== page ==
Saturday, July 24, 2004

Ira G: Digging the Scene on the Great Lawn

Here's Ira, digging the scene on the Great Lawn, listening to the music being performed at the Frank Gehry-designed Jay Pritzker Pavilion. Among the musicians we heard were Kelly Hogan, Andrew Bird, and Koko Taylor. The weather was damn-near perfect that day, and the crowd was large, but not claustrophobically huge. In short, it was a fantastic outing.
Ira in the Park
Originally uploaded by erasmus.

Millennium Park: Believe the Hype

I'm posting a few pics from our visit to Chicago's new Millennium Park, which is located just north of the Art Institute in the area that was formally an industrial wasteland containing old train cars. The park opened to the public last weekend (July 16-18) and more than lived up to its hype. Despite the predictable cost overruns, I left feeling a bit better about the 8.75% sales tax (not to mention the ridiculous 'sin taxes' on booze) we pay here in Chitown. This picture of Daniel, Ira, and me sitting on the Great Lawn was taken by Adam Richer.
Daniel Ira Eric
Originally uploaded by erasmus.

Tuesday, July 13, 2004

Outfoxing Faux News

Just a note to self to track down and screen Robert Greenwald's documentary, "Outfoxed," which exposes the extent to which Fox News is a massive propaganda machine. While this information about Fox is nothing new, many students seem to have little ability to discern propaganda from journalism. Based on the account of the film in "How to Make a Guerrilla Documentary," "Outfoxed" may make it onto a future syllabus, e.g., American Literature and American Culture or a composition class, in a segment devoted to media analysis.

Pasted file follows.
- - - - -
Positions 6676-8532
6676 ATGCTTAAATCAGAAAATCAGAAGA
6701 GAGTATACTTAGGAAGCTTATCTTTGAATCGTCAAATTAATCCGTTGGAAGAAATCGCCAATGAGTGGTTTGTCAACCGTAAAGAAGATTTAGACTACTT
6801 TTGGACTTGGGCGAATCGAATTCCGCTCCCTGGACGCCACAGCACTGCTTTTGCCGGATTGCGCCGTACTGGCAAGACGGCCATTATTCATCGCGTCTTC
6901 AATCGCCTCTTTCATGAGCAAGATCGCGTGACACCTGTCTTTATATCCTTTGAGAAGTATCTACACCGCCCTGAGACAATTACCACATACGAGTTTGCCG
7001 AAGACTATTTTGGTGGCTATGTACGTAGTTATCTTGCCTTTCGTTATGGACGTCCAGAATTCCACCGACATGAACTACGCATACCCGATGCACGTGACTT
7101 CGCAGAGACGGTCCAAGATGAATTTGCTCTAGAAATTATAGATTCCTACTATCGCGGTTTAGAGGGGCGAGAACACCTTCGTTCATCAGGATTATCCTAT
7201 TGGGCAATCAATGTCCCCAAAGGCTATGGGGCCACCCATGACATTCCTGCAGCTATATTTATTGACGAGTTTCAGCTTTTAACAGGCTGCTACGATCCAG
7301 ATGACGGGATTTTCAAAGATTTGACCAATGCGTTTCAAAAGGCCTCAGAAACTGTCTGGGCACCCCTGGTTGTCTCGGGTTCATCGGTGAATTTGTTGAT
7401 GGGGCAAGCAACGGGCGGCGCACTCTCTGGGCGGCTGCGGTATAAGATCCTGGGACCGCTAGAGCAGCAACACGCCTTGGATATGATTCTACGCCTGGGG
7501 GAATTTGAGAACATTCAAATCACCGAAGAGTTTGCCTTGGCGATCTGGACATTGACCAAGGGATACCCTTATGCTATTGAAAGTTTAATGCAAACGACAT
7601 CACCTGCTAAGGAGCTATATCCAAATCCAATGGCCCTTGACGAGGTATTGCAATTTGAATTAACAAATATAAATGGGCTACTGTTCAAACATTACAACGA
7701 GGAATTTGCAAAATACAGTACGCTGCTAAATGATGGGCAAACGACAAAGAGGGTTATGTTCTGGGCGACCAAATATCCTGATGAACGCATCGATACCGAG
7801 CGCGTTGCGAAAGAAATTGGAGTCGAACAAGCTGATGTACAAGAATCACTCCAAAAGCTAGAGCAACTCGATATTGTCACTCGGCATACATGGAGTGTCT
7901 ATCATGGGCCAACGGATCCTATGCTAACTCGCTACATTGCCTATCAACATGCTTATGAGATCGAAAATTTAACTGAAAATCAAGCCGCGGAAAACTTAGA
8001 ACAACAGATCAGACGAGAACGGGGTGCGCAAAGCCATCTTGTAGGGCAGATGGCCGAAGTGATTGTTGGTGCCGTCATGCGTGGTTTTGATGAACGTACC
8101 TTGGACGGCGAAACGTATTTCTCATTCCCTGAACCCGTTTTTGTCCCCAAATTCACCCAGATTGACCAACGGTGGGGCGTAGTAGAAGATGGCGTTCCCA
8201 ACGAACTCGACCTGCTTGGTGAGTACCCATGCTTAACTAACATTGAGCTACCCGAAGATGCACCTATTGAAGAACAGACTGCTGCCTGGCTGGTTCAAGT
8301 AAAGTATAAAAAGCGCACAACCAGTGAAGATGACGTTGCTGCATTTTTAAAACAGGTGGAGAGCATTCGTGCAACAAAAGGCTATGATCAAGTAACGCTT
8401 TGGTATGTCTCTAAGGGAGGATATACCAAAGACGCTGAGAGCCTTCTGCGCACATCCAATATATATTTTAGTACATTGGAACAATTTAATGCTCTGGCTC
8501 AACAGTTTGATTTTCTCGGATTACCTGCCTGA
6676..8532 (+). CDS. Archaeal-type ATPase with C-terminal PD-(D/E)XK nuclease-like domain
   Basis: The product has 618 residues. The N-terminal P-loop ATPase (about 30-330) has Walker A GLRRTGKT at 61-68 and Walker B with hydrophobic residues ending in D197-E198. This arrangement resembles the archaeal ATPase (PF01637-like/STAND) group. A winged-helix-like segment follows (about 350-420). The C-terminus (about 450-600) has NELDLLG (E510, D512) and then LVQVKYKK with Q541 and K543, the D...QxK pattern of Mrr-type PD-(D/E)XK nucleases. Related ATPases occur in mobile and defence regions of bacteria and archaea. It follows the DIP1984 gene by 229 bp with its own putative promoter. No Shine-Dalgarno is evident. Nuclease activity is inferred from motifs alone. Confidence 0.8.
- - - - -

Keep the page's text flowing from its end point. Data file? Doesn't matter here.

Saturday, July 10, 2004

Beta Version of Zizek Interview Online at ebr.

My interview with the renowned philosopher Slavoj Zizek is now online at ebr, though it's not yet been 'officially' published (that'll occur in August). Because it's a beta version of the essay, you can't yet search for the article in the ebr database and must link to it directly.

So, here's a link to the article:Liberation Hurts: An Interview with Slavoj Zizek.

A condensed version of the interview will appear in print in the minnesota review n.s. 61-62 (2004): 79-93.

Zizek & Rasmussen
Originally uploaded by erasmus.

Wednesday, July 07, 2004

Postmodern Pathos: Denis Johnson's Jesus' Son